Fiona relief concert drums up $847K, matched by federal government

Shanneyganock closed out Sunday's concert in St. John's. Singer Chris Andrews helped put the relief concert together.  (Alick Tsui/Twitter - image credit)
Shanneyganock closed out Sunday's concert in St. John's. Singer Chris Andrews helped put the relief concert together. (Alick Tsui/Twitter - image credit)
Alick Tsui/Twitter
Alick Tsui/Twitter

A star-studded lineup and a fried chicken franchise helped raise just over $847,000 for the Canadian Red Cross's post-tropical storm Fiona relief effort in St. John's on Sunday.

That money will be matched by the federal government, raising the total going to battered Newfoundland and Labrador communities to more than $1.6 million.

Singer-songwriter Chris Andrews of Newfoundland band Shanneyganock spearheaded the effort. It wasn't his first.

"Shanney has a connection to the southwest coast. It's a place we love to play, we go often and the people are great. What I seen really affected me," Andrews said Monday.

"Many years ago we had done a big show for Hurricane Igor so we already had a template. I got on the phone and started calling the committee that we had from Igor, plus we added some new folks on the committee, and that's when it all took shape."

Donations began pouring in from across the country almost immediately after Fiona struck.

Andrews said the phone lines are still open until midnight Tuesday for anyone still looking to donate, so final tally could be higher than the $847,000 figure announced.

Brian Button, mayor of Channel-Port aux Basques — one of the towns devastated by the storm — was welcomed to the stage between Sunday's performances, including sets by local heavy hitters including Tim Baker, Kellie Loder, the Kubasonics and Shanneyganock and a video message from Alan Doyle to keep spirits up and donations rolling in throughout the evening.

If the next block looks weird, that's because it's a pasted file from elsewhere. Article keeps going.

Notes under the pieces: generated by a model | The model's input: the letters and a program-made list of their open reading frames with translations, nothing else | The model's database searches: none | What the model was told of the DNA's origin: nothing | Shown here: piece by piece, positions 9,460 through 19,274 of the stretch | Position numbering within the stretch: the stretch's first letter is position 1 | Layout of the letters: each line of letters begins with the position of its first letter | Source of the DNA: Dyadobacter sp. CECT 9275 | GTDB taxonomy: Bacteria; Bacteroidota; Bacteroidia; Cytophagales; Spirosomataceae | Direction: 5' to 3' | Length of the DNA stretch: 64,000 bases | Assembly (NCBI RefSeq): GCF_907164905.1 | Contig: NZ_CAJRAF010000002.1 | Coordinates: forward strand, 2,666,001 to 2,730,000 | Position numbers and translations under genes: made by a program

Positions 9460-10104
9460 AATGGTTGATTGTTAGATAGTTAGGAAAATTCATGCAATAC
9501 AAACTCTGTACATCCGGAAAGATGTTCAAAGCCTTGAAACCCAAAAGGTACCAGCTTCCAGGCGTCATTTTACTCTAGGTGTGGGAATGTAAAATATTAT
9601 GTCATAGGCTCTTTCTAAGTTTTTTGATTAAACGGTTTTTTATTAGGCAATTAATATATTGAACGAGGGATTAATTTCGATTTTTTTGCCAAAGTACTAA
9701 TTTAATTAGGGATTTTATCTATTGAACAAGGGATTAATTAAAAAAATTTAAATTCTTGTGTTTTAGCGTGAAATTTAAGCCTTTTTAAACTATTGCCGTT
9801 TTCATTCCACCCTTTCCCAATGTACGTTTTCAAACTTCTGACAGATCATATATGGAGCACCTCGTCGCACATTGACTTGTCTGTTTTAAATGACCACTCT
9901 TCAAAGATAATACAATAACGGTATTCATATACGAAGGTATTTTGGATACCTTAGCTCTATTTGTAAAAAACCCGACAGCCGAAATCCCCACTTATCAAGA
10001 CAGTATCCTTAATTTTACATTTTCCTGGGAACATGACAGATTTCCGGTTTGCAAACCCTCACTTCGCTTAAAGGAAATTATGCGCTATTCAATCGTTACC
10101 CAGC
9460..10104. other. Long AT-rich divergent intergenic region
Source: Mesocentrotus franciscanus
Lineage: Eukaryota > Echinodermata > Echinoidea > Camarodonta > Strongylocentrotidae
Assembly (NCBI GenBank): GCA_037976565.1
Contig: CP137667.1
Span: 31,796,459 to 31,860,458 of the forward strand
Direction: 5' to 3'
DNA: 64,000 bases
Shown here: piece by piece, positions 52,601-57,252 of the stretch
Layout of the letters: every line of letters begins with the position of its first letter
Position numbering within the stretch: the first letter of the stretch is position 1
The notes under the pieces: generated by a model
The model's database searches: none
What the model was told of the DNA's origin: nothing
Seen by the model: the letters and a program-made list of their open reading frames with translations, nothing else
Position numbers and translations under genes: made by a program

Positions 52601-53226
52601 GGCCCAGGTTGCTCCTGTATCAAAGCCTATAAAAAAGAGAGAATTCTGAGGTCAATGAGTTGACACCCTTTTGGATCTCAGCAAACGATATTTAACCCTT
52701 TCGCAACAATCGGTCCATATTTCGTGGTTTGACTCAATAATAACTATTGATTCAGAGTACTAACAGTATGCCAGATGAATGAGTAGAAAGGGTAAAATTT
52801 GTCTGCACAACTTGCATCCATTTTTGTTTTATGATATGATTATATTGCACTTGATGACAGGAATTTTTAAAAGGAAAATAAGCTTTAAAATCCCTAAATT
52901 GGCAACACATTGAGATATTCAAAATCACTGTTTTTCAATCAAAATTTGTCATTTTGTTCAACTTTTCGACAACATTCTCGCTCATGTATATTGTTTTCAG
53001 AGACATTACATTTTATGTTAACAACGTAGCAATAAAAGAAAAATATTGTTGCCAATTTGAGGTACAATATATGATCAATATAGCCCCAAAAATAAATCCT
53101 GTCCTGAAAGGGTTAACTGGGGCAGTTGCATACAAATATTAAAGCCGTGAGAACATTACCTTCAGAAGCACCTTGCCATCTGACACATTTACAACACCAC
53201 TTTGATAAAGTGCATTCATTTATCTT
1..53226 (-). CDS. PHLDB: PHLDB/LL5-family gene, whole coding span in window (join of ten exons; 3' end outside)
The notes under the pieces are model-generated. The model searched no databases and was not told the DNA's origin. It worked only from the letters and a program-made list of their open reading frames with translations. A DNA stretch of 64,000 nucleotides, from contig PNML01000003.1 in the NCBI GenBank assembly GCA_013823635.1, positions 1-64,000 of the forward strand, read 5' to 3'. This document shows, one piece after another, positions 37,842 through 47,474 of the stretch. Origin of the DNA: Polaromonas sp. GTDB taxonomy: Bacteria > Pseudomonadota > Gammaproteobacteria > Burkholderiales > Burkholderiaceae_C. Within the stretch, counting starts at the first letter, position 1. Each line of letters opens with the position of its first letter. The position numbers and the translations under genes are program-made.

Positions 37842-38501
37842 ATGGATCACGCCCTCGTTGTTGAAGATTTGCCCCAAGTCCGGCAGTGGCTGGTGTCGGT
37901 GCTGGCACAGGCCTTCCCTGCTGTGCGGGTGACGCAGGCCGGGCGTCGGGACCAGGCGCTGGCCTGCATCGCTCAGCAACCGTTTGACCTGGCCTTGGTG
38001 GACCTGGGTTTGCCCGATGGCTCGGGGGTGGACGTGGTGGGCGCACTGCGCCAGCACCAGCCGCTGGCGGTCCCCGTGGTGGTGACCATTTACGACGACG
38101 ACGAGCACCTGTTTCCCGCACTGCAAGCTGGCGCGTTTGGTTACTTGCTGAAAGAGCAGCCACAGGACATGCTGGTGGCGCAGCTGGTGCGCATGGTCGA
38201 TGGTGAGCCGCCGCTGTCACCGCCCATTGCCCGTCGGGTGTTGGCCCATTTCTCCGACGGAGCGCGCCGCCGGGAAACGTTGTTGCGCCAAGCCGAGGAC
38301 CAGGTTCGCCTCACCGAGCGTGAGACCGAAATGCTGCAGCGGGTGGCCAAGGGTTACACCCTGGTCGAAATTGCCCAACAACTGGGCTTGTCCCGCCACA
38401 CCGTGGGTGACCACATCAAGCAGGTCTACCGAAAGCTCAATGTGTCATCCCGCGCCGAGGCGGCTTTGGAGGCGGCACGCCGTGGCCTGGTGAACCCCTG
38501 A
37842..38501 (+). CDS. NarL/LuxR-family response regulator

Alick Tsui/Twitter
Alick Tsui/Twitter

Button was met with a standing ovation from the sold-out crowd.

"It's an honour to stand here and say thank you to each and every one of you, for all the reach-out and everything that you've been doing for our communities," Button said.

"We're hearing from everyone. I'm very humbled to be here."

A good portion of the donated money — $335,000 — came from Mary Brown's.

Leading up to the concert, the fast-food chicken franchise, which was founded in Newfoundland, promised to donate 50 per cent of its sales on Sunday.

It turned out to be the busiest day on record for the company's outlets across the province, according to owner Greg Roberts.

Roberts made good on his promise — and went a step further.

"We agreed to give 50 per cent of all sales for today to the cause but we're not going to do that," Roberts said. "We're going to give 100 per cent. [It was] the busiest day in the history of Newfoundland and Labrador sales because of you."

Andrews said residents of the province showed their true colours.

"People care. People care about each other and we want to help," he said. "It's a great feeling to know that we still have that and we're still a province that's proud and strong and we're there for each other."

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